Zero Waste in Maine: Interview with Suzanne and Julie, co-founders of Zero Waste ME

How did you get interested in Zero Waste? 

JULIE I’ve been interested in Zero Waste practices for a long time, without ever having the phrase “Zero Waste” to describe what I wanted to do. 

SUZANNE Me too! My interest in the Zero Waste movement began long before I had the terminology for it. When my family and I took the leap from teaching to farming, we were doing it with the mindset of sustainability, and of course, delicious vegetables. I started preserving our food, filling the pantry with more and more glass, but filling the freezer with more and more plastic bags. While I reused the bags until they fell apart, I was still purchasing plastic Ziploc bags each season. One day it just dawned on me that there must be a better way to store fruit. I started using gallon milk jars from when we offered milk to our customers. Over time, I just started seeing the plastic in our kitchen and made small changes. Then, I started to see plastic in other places in our house, on our farm, and just in our lives. It wasn’t until October of 2018 that I started actually learning about and using the term Zero Waste, but our family had been traveling down that road for many, many years.

JULIE I’m a librarian, so for me it was all because of books, of course. I’d always been an environmentalist and a bit of an Earth mother type, but I think things really started to come into focus for me about a decade ago when I read Colin Beavan’s “No Impact Man” and then, shortly thereafter, Annie Leonard’s “Story of Stuff.” Then there was a period for a couple of years when I got really off course, and it felt like we were just making so much trash- it was appalling. Then I read Bea Johnson’s “Zero Waste Home.” Together, these books gave me a framework for what I wanted, the reason why I wanted it, and a name for what it was I was trying to do: Zero Waste!

Why do you think the Zero Waste movement is important? 

SUZANNE The simple answer to why I think the Zero Waste movement is important is because we, as humans, have created the problems of excess that have led to the need for dramatic solutions. Nature doesn’t have waste. As a society, it seems we have placed our values in more and better and faster and cheaper, leading to increased pollution, demolition of rain and palm forests, climate change, poorer working and living conditions for millions of people, and increased anxiety. The Zero Waste movement is an effort to slow down, buy less, use what you already have, make thoughtful choices about where to spend your money, and decrease the size of your environmental impact. It isn’t about being perfect, producing a mason jar of trash a year, and never buying anything new ever again. It is about asking yourself, “Do I really need this? Is it replacing something broken? Will I use it again and again? Will it improve my life/job/play? Is it made ethically and sustainable?”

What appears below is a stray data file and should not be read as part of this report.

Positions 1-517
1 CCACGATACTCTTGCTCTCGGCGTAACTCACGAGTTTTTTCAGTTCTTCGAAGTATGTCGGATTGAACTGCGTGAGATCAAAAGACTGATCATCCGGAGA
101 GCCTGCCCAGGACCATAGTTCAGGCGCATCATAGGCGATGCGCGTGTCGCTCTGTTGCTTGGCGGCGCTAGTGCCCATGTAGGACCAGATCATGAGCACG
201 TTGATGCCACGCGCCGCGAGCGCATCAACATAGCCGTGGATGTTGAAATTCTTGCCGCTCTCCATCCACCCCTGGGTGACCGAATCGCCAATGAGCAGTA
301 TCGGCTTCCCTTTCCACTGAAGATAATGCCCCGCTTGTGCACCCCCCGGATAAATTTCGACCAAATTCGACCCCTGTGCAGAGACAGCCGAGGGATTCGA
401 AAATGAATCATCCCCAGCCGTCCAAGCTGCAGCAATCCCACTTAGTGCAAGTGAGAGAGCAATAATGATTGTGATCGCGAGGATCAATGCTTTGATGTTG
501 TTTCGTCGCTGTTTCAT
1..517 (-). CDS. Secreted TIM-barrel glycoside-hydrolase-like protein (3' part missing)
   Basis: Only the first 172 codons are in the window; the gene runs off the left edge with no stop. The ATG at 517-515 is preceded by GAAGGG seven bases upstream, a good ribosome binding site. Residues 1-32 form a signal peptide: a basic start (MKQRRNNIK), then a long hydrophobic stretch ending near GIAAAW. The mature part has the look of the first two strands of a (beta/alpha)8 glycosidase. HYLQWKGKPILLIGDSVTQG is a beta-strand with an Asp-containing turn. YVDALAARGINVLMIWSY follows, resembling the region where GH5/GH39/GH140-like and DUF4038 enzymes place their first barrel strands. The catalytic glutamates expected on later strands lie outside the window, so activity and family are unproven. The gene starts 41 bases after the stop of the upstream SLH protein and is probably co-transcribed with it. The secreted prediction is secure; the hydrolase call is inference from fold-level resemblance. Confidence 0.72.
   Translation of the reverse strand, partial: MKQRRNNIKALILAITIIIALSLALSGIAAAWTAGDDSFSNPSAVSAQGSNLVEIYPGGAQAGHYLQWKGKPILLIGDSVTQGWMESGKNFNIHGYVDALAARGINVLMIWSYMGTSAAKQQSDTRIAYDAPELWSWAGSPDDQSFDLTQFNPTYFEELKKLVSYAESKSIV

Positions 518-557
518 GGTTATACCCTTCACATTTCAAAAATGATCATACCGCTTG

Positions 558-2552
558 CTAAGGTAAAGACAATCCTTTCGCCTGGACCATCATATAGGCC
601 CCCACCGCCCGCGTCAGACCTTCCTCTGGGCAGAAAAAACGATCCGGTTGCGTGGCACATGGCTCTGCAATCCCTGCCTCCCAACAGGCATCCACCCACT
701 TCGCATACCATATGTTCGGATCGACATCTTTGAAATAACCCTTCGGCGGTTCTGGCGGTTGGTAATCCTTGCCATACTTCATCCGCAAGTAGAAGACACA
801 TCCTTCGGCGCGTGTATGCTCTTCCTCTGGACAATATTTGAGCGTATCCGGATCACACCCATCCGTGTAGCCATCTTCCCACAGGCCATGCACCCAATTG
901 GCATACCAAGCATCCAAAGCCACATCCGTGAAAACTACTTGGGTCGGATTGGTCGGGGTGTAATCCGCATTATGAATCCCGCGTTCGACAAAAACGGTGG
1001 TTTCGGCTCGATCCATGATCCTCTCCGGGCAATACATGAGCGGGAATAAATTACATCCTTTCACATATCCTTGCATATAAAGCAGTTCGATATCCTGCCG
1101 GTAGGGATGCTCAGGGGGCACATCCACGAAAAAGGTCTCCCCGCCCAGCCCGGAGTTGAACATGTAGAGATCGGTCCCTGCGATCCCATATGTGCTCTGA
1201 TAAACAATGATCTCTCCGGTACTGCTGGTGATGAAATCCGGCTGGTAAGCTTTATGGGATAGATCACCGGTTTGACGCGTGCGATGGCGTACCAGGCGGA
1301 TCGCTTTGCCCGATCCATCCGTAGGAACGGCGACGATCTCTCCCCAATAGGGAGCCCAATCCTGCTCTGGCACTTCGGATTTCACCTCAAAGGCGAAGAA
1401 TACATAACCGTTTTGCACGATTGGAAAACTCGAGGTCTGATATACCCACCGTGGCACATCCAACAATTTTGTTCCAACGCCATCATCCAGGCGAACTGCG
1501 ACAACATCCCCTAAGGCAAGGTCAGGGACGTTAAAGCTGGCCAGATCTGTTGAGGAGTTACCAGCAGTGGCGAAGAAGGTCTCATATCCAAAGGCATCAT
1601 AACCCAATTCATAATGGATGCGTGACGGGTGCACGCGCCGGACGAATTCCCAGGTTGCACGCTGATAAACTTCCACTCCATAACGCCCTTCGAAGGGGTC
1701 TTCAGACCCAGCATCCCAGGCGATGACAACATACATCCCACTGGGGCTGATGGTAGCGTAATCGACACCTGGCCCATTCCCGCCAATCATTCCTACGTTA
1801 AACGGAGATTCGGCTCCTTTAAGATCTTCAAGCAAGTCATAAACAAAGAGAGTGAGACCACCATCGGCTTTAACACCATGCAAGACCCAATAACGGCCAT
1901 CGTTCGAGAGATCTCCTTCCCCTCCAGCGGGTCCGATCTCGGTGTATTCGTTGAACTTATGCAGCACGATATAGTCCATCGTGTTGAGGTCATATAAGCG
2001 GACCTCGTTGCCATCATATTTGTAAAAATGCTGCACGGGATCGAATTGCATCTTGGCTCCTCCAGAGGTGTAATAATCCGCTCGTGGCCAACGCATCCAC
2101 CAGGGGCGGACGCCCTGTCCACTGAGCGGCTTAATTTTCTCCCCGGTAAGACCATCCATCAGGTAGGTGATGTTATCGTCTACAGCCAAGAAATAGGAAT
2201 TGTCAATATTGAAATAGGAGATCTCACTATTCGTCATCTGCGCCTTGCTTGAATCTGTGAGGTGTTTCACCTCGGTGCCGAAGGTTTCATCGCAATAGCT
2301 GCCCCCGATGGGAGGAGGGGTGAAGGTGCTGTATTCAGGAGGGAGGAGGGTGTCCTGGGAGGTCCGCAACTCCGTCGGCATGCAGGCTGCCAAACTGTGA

JULIE I absolutely agree 100% with all of that! Also, I think Zero Waste practices empower people and make them question the status quo, which is so important for enacting change. It’s easy to feel disempowered and disenfranchised while we watch the global environmental crisis unfold, but Zero Waste gives you tangible evidence that you can change the world today. It makes you question all of the things we take for granted in our culture (disposability, our disconnect from community, our need to acquire), and these two things together – empowerment and questioning – will create a cultural shift that’s critical to reducing the rate of global warming and our destruction of the planet.

What’s been easy for you with Zero Waste? What’s been a challenge? 

JULIE Some things have been really easy, like eliminating disposable paper products. Some things have been hard and are still hard! My two biggest challenges are 1) food packaging, and 2) my family. Food packaging by far still accounts for the most waste that leaves our house (either in our trash can or recycling). It’s hard to feel like the only member of my household who makes Zero Waste a priority, and I can honestly say that there has been more than one marital dispute about that. I’ve been working on finding solutions that work for everyone and that will further reduce our waste.